google.com will redirect the client browser to use HTTPS but the initial HTTP request and GET parameters were already sent unencrypted possibly compromising the privacy of the client. Obviously there is nothing full-proof that can be done by the server to mitigate this vulnerability but:

  1. Could this misuse compromise the subsequent TLS security possibly through a known-plaintext
    attack (KPA)?
  2. Are there any less obvious measures that can be done to mitigate this possibly through some DNS protocol solution?
  3. Would it be sensible for a future client standard to always initially attempt with HTTPS as the default?

Hacking Attempt Requests Not showing Up on Webserver Logs But Google Analytics Shows it

Which hacking tool makes a request and does not show up on web-server logs?

/en/latest/ has been requested over 116, we don’t have this URL on the website at all!

The request to that URL does not show up on web-server logs but I setup google analytics to track ad-blockers by loading the script on a different URL that ad-blockers don’t know . But ever since i setup this google analytics it has trapped lots of hacking request on none existing URL?

How comes google analytics captures the request(The Hackers don’t actually know) and the request seems not reach the web-server because no logs are shown?

The thing is there is a deliberate request to none existing URL, that don’t show up on web-server logs, but my secrete google analytic scripts captures the URL

Why are browsers makeing PUT requests for static assets on my site?

Our site hosts static assets at /assets/…. In debugging a font-related issue, I looked through our logs for unusual activity. I found a bunch of requests like these

method path                         referer PUT     /assets/js/40-8b8c.chunk.js https://mysite.com PUT     /assets/fonts/antique.woff2 https://mysite.com/assets/css/mobile-ef45.chunk.css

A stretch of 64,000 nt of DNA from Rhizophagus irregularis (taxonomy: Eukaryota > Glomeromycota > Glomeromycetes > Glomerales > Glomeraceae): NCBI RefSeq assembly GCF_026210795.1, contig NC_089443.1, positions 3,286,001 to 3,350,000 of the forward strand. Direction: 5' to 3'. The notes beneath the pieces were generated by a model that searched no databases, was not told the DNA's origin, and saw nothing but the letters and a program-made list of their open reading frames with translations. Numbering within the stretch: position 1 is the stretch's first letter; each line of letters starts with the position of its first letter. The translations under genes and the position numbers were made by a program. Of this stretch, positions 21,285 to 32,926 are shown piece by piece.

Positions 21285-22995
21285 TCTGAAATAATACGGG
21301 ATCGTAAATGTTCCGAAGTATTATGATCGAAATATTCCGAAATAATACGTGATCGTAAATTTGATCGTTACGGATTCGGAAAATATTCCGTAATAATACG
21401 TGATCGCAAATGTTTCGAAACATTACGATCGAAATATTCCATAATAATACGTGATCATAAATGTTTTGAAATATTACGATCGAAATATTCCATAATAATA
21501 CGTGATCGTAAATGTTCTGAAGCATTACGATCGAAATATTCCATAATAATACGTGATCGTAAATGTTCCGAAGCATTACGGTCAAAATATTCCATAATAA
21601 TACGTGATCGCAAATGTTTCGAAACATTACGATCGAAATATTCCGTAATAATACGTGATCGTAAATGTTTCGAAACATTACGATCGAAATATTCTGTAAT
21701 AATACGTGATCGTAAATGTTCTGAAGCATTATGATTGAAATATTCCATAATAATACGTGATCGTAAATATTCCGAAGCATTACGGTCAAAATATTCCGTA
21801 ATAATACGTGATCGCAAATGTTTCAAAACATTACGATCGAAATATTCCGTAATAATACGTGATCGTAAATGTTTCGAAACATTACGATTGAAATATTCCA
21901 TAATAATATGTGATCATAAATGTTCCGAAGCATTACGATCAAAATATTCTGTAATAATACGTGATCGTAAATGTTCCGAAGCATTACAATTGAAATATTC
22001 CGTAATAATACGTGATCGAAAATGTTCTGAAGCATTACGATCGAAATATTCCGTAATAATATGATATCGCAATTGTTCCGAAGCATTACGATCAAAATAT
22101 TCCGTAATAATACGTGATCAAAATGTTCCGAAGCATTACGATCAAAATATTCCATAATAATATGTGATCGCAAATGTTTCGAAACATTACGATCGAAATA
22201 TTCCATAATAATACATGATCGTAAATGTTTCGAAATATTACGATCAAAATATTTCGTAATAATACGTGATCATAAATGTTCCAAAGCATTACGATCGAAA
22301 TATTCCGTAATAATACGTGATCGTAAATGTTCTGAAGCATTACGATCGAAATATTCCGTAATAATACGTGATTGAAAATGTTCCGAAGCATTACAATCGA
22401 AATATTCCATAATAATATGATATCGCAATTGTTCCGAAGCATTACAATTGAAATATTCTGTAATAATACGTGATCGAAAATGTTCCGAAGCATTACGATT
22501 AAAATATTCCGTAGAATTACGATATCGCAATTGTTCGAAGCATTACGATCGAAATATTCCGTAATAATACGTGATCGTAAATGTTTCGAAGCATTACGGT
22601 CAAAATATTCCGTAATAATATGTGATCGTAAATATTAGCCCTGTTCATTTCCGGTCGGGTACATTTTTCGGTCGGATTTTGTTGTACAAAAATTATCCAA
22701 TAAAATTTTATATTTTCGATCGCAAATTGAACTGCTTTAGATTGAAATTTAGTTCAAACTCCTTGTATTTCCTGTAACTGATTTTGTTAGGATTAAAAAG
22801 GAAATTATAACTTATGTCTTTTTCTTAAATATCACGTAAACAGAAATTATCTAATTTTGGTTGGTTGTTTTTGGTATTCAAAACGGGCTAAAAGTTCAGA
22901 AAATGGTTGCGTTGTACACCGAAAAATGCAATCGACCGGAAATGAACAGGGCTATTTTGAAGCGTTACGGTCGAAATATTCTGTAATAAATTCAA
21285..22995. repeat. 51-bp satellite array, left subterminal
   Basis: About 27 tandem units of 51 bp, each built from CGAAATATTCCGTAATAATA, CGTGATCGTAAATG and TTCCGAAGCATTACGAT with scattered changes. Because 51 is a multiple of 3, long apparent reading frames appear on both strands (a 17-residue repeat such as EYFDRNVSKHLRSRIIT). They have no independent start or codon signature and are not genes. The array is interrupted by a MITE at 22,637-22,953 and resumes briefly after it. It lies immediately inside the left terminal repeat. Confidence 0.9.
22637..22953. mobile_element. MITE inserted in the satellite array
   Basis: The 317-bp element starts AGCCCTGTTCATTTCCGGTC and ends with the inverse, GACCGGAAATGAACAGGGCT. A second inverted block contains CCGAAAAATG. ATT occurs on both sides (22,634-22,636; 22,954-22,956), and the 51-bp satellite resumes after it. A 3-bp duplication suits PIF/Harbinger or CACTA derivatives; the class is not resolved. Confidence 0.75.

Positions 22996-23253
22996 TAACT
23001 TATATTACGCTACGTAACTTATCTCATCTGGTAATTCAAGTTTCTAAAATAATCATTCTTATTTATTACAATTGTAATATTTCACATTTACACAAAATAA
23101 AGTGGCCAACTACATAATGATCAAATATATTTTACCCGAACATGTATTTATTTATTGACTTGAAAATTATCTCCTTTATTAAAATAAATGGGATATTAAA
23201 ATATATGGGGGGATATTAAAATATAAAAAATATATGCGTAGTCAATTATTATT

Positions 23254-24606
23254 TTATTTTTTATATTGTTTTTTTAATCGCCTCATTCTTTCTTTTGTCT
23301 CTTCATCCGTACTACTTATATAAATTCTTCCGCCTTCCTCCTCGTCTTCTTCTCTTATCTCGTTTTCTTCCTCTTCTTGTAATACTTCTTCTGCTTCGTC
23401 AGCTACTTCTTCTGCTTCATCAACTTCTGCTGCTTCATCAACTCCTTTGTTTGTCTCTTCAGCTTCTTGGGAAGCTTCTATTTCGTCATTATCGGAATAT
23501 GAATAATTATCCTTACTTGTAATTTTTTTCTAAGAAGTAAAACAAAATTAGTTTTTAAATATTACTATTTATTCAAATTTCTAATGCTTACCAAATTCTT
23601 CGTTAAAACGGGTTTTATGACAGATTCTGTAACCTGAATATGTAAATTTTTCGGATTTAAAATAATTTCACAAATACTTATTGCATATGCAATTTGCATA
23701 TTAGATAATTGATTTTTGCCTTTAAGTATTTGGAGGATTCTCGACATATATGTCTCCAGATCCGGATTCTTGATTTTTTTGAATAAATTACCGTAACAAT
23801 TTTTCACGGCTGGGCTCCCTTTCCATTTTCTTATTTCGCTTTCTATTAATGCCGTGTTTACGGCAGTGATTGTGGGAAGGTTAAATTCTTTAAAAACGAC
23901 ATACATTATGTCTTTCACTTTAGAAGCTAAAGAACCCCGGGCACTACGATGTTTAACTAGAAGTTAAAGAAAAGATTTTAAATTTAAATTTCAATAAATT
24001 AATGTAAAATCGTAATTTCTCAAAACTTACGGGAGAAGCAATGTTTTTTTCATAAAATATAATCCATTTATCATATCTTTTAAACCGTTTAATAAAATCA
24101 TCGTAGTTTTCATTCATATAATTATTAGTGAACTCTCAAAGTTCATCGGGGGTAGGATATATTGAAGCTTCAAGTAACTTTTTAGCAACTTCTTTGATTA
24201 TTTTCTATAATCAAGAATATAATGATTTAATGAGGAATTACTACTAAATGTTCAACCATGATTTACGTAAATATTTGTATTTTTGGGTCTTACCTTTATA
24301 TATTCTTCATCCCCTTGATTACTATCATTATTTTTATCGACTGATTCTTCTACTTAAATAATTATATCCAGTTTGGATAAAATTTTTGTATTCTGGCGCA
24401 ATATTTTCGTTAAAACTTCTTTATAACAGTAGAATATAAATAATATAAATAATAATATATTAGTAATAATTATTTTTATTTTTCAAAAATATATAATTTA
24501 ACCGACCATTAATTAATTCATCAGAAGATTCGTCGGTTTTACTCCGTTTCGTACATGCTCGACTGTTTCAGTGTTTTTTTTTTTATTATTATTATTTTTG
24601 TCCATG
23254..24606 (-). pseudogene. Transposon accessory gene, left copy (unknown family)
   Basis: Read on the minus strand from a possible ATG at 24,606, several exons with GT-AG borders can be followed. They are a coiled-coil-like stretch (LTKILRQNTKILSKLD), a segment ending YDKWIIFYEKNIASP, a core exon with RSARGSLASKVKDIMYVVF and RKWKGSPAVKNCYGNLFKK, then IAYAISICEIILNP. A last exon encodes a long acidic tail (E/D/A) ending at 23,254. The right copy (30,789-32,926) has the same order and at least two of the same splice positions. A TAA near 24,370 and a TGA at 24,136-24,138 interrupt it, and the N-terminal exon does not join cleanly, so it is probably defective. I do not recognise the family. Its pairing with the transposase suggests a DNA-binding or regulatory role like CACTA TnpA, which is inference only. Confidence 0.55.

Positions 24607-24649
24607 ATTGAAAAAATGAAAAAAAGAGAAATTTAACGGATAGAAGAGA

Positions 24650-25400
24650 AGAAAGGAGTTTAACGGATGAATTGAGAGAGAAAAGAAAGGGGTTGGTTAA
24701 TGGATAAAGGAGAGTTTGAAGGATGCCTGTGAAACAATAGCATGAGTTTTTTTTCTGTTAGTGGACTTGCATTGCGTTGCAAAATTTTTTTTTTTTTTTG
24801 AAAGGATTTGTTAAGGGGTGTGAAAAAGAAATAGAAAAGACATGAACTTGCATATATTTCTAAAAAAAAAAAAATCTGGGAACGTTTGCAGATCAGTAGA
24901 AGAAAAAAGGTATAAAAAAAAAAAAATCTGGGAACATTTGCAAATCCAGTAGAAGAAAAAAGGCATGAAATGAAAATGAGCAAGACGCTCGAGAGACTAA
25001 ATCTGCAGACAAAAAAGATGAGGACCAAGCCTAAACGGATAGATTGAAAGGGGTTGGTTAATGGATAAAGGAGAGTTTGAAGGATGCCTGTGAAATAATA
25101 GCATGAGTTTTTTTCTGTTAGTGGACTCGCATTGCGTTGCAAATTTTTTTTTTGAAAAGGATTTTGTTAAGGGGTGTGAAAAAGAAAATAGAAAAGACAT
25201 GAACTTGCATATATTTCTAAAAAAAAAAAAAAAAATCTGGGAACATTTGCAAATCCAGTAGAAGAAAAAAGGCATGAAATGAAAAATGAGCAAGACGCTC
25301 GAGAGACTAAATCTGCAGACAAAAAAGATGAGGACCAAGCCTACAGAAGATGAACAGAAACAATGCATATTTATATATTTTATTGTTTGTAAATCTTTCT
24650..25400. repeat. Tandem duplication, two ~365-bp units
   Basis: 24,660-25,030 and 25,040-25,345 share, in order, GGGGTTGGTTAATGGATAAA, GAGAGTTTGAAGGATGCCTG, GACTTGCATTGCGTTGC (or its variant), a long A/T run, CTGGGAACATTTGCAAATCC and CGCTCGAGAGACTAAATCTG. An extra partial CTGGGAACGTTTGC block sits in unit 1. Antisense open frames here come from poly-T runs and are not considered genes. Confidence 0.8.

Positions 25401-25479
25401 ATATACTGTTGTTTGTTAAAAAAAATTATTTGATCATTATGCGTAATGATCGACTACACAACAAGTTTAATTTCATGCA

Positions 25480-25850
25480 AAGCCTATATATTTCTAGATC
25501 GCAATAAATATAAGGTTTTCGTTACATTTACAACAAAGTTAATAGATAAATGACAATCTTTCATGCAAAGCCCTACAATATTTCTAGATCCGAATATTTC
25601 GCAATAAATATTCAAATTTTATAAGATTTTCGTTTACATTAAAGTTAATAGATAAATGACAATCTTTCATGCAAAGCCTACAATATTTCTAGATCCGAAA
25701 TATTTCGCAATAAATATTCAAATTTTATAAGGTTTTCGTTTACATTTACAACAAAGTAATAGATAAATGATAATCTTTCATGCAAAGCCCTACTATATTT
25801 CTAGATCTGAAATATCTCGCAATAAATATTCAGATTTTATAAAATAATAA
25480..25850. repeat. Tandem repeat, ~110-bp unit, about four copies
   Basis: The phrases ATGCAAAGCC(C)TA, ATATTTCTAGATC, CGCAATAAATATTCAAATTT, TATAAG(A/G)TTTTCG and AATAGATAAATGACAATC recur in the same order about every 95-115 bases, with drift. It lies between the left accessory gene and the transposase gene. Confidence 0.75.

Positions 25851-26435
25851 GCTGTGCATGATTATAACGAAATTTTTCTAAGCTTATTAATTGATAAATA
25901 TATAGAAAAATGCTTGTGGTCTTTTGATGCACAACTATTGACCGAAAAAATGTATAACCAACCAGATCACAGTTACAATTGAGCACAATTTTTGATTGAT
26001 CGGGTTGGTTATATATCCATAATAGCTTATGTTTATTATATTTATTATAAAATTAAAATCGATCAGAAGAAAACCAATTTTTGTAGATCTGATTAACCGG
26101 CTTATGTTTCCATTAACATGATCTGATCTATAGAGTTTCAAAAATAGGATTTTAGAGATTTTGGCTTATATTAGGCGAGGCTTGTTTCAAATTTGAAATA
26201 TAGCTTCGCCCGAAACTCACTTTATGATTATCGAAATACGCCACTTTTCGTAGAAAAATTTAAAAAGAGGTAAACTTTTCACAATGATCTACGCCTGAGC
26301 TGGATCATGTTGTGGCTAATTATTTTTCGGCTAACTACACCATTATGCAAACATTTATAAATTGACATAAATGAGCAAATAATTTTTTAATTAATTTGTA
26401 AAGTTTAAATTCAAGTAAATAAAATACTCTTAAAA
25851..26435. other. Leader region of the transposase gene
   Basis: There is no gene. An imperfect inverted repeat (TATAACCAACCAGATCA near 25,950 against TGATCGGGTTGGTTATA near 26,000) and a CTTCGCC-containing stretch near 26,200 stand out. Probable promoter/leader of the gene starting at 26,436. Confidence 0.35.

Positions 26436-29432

The requests come from lots of different IP addresses all over the world. I don’t see any pattern in the User-Agents. The only HTTP methods are HEAD (odd, but fine), GET (expected), and PUT (very suspicious).

I haven’t been able to identify any code in our system that would cause a browser to make PUT requests to these paths.

I have no evidence that this activity is malicious. It could certainly be a broken browser plugin.

Has anyone seen this sort of behavior?

What is the best practice for resetting multi-factor when a user requests to recover their password?

I am in the process of developing a web-application which requires MFA on every login. (On the first login, before you can do anything, you are forced to setup MFA. Due to monetary restrictions and development time restraints, the MFA chosen is a simple TOTP solution, but in the future I may include other providers such as Authy.

In the process of developing the Password Recovery flow, I thought that if someone forgot their password, they most likely forgot/lost their MFA as well. In your experiences, is this assumption correct? What is the “best practice” here? Do I reset the MFA along with the password on password recovery, or do I force the user to authenticate through another method in order to have their MFA reset?